Many people climb Ben Nevis as part of the National Three Peaks Challenge, an epic long-distance challenge in the UK, to raise money for charity.

You will need good stamina for hiking over several hours. The best training that you can do before the climb is any walking or aerobic activity – so cycling, running and hiking is all great.

But be sure to include some hill training within your schedule as the first half of your Ben Nevis climb is pretty much ALL uphill!

Ben Nevis walk
Enjoying a break on the hike down

Top tips for hiking Ben Nevis solo

  • Be prepared for the hike with the right clothes and equipment. Do not wear trainers.
  • Pack extra warm layers to put on at the top (it’s cold!)
  • Remember your map and compass (or GPS) and know how to use them
  • Tell someone you are doing the hike (and remember to let them know you’re back safe)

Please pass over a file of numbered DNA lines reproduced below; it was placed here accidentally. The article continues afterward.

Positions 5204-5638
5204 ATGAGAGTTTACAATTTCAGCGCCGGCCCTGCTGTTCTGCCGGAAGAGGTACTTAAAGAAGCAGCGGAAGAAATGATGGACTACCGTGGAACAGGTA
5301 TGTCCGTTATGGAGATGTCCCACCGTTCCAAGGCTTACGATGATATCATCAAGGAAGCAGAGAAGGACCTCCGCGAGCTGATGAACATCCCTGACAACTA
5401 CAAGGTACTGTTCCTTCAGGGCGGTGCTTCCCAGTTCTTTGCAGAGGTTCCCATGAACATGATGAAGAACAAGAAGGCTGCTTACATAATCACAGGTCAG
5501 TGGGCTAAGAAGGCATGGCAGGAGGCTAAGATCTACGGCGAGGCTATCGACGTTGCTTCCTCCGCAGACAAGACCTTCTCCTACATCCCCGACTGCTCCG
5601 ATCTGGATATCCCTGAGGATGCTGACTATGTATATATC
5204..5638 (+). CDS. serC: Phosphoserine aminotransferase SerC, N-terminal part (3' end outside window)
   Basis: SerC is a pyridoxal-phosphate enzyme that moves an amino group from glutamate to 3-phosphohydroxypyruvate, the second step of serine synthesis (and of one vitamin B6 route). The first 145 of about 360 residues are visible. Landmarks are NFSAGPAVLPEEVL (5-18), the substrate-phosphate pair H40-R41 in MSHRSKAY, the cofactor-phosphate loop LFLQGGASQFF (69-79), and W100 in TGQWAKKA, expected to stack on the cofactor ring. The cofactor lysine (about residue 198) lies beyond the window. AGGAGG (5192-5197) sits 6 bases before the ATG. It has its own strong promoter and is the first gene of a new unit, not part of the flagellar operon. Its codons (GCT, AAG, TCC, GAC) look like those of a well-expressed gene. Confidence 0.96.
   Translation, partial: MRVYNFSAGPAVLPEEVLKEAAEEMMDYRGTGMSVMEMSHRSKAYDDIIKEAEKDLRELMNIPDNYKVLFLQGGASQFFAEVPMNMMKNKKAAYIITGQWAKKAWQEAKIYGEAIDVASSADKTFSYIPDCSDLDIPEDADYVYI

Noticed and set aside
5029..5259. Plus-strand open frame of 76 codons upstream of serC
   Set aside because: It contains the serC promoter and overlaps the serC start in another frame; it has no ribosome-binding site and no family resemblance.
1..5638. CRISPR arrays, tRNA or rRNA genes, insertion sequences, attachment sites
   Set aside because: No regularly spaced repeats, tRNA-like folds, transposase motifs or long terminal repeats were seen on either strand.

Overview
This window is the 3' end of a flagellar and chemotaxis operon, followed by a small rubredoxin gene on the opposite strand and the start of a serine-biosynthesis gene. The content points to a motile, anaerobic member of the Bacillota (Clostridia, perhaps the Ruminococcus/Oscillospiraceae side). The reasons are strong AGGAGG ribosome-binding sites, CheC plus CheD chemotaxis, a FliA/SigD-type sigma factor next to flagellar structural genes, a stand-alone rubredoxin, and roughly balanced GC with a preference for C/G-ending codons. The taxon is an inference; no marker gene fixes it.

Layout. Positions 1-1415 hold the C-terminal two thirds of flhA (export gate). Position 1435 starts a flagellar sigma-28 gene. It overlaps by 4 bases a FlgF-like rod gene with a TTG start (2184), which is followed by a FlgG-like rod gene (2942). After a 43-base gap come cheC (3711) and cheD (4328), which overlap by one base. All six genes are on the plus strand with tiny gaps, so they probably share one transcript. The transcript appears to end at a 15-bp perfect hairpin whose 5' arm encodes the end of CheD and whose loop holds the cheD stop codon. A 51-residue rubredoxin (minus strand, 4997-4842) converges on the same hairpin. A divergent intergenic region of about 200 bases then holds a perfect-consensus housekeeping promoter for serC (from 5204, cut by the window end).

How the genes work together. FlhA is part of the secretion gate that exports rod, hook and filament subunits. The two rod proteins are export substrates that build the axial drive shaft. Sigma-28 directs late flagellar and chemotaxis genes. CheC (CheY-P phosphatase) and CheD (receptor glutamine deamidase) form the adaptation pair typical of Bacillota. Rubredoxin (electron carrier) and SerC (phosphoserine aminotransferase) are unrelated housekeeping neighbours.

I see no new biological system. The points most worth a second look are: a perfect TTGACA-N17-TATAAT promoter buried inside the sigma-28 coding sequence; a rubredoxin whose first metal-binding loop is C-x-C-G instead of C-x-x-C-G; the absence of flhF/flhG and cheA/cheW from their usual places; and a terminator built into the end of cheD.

• Take enough food and water for the hike (there’s no-one to steal food from haha!)
  • Plan your hiking times but factor in extra time for snack breaks and photo stops
  • Don’t forget your First Aid Kit

Further reading – More hikes in Scotland

Where to stay if you are hiking Ben Nevis?

Glen Nevis Campsite near Ben Nevis
Glen Nevis Campsite near Ben Nevis

The start of the Mountain Path route is located in the town of Fort William.

And you’ll find plenty of options for places to stay. But be sure to book in advance, Ben Nevis walk is popular destinations for people doing road trips in Scotland so places can book up (especially in peak season).

Fort William Campsites

Glen Nevis Campsite is where I stayed in my lovely Vango Banshee 200 tent, perfect for micro-adventures. You have the option of camping or trying out their glamping pods (for a bit of added luxury!)

This is 0.5 miles from the start, about a 10-minute walk. Perfect for on the way back when you want to take your boots off!

Glen Nevis Campsite - my Vango Banshee
My Vango Banshee

More accommodation options here


There are a few hostels in Fort Willam and close to the start of Ben Nevis walk

Mid Range Hotels

Fort William has plenty of mid-range hotel options in the main centre including a Travelodge and Premier Inn.

Plus quite a few of the independent hotels to choose from

Luxury Hotels

Are you planning your Ben Nevis walk and wondering how long it will take? Are you hiking solo or do you want to know about the route?